schools

Metro Nashville Public Schools

Governor Bill Lee has announced he will extend his executive order that allows kids to not follow mask mandates. The move comes after federal judges have made the governor’s order ineffective in three counties, citing the Americans With Disabilities Act.

Federal judges in Shelby, Knox and Williamson Counties have so far signaled that the governor’s order allowing parents to opt out of mask mandates is unconstitutional. The order was set to expire next week, but the governor announced he will extend it 30 more days.

“I’ve been incredibly disappointed by the rulings from federal judges who’ve chosen to legislate from the bench,” Lee said Thursday. “I’ve been in full support of the attorney general as we defend the law in this state.”

The lawsuits are from families who have children with disabilities. They argue the opt-out provision puts their kids at a higher risk of contracting COVID-19.

Lee Co. Schools

Lee County Elementary School, in eastern Kentucky, lost its third staff member to COVID-19 on Monday.

Lee County Schools Superintendent Sarah Wasson has confirmed that Lee County Elementary School guidance counselor Rhonda Estes died Monday afternoon of complications from COVID-19. She’d been with the district for more than three decades.

“Rhonda was a calming force with a positive outlook regardless of the circumstance. She encouraged and inspired all those she came in contact with. She did little things behind the scenes to help others and will be greatly missed by all who knew her,” Wasson wrote in an email to WFPL.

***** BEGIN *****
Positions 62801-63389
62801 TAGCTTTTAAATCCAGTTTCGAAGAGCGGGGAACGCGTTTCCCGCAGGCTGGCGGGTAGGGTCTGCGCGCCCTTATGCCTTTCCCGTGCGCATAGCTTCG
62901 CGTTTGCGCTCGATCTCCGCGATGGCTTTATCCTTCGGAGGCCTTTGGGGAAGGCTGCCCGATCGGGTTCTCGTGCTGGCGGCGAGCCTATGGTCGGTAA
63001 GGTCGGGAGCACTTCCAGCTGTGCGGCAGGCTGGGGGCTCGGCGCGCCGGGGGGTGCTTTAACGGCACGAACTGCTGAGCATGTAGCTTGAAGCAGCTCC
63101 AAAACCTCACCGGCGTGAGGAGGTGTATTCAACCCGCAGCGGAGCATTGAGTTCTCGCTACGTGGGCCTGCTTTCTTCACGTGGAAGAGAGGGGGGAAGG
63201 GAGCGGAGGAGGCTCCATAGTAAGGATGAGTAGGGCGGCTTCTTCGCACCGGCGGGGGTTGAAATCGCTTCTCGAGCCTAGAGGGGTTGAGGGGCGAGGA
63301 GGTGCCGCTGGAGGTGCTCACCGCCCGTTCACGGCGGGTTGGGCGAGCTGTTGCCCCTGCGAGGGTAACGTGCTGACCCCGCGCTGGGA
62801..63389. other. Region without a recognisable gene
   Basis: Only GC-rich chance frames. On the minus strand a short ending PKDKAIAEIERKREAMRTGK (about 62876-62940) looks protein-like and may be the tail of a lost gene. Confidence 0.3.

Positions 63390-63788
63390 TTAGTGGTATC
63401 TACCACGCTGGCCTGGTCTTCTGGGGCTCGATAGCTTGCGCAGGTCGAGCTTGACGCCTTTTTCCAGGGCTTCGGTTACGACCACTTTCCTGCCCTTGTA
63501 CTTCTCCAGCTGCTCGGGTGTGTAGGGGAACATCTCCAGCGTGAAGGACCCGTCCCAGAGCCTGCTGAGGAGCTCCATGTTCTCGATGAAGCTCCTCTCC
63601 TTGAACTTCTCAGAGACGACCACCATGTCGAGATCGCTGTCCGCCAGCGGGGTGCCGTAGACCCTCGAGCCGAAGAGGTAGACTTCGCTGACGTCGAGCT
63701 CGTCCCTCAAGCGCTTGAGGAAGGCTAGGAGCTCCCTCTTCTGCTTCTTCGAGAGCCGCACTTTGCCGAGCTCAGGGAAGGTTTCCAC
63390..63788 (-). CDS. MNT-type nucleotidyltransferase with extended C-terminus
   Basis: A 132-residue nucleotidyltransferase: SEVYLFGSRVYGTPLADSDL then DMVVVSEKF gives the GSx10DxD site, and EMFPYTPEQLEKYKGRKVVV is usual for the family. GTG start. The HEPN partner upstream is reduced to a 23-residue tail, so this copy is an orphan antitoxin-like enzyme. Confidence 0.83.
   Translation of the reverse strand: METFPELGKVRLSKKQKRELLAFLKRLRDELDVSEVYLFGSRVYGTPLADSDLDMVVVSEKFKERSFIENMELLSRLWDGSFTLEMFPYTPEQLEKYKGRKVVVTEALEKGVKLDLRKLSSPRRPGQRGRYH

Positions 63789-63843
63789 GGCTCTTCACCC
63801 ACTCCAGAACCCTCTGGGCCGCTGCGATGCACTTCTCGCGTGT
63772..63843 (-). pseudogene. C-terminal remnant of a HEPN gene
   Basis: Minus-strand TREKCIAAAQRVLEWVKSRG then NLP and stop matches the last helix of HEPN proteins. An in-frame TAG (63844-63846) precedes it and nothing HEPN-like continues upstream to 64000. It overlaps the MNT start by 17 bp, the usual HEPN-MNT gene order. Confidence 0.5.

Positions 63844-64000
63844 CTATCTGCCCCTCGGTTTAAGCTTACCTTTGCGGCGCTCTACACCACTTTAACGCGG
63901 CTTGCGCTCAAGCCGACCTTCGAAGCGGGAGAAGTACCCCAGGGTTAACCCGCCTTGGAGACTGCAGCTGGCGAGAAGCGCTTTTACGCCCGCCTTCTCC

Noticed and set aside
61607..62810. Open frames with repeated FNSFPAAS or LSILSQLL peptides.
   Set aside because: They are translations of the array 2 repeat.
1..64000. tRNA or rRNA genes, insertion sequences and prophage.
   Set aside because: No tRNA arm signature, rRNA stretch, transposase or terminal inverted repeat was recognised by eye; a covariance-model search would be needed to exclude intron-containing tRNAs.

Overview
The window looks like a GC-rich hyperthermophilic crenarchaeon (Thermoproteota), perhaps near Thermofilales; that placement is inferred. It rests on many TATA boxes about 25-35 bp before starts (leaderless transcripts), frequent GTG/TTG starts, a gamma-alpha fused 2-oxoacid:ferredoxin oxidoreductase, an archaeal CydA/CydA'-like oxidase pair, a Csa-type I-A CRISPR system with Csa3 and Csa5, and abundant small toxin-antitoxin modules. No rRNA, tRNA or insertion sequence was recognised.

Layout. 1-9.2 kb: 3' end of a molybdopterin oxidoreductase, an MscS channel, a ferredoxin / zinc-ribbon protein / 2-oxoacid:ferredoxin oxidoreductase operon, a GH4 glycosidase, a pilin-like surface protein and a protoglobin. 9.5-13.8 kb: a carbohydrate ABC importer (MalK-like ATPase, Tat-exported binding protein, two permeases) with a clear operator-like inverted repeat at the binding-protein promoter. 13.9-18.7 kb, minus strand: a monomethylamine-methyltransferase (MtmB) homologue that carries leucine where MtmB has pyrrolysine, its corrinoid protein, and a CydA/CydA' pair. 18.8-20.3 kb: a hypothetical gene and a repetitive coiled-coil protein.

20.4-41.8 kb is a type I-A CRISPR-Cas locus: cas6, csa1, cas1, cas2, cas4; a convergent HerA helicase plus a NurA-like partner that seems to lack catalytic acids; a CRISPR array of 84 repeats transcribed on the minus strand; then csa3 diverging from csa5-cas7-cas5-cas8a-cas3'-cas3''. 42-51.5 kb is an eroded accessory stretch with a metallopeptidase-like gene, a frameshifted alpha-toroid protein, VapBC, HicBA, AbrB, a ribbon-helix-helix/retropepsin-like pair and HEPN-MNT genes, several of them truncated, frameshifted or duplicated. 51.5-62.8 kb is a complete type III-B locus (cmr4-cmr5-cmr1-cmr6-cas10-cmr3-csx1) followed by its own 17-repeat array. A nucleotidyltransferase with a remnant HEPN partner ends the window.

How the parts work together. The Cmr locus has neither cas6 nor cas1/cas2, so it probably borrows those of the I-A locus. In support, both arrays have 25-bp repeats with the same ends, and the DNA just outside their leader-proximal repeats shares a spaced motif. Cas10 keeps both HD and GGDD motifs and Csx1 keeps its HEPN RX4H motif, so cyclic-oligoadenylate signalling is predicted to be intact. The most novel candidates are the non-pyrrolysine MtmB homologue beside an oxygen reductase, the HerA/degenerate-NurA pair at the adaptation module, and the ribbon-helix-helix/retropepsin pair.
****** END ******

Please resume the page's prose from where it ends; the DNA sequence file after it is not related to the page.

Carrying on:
J. Tyler Franklin

A Democratic state lawmaker has filed a bill to require public middle and high schools to teach the history of racism in the country.

Louisville Rep. Attica Scott’s bill would require schools to teach about a list of subjects including the slave trade, the Civil War, Jim Crow laws, residential segregation and the Civil Rights Act of 1964.

Scott says a group of students asked her to carry the bill.

“I definitely feel like schools are addressing some of these issues differently than other schools. But this is a more robust dig and dive into the history of racism of the combination of racial prejudice plus power and how it impacts people’s lives,” Scott said.

Scott’s proposal comes after a handful of Republican lawmakers proposed measures that would purportedly ban critical race theory in Kentucky schools.

J. Tyler Franklin

The Kentucky Department of Education is offering public school employees $100 to get the COVID-19 vaccine before Dec. 1. Kentucky Education Commissioner Jason Glass said the goal is to get more school staff vaccinated.

“Part of it is recognizing and rewarding those staff members who did the right thing early on, and it acts as an incentive for those folks to get vaccinated who have not,” he said in a press call with reporters Friday.

The department will use federal funds to reimburse districts that choose to participate in the program. Glass said KDE has set aside $8.8 million of state federal coronavirus relief funding, enough to give each of Kentucky’s 88,000 school staff $100.

J. Tyler Franklin

Kentucky state lawmakers have passed a GOP bill that ends the statewide mask mandates for public schools and child care centers. 

Public health experts, including the Centers For Disease Control and Prevention, say universal masking should be required in K-12 settings to curb the spread of COVID-19. But Republicans are siding with some conservatives who say mask mandates infringe on their First Amendment rights. Senate education committee chair Max Wise, a Republican from Campbellsville, said the bill gives decisions on masking to local school districts.

“They make that decision of what they think is best for their constituents and their communities,” Wise said.

A WFPL survey found nearly two-thirds of Kentucky school districts planned to keep masks optional before statewide mandates went into effect.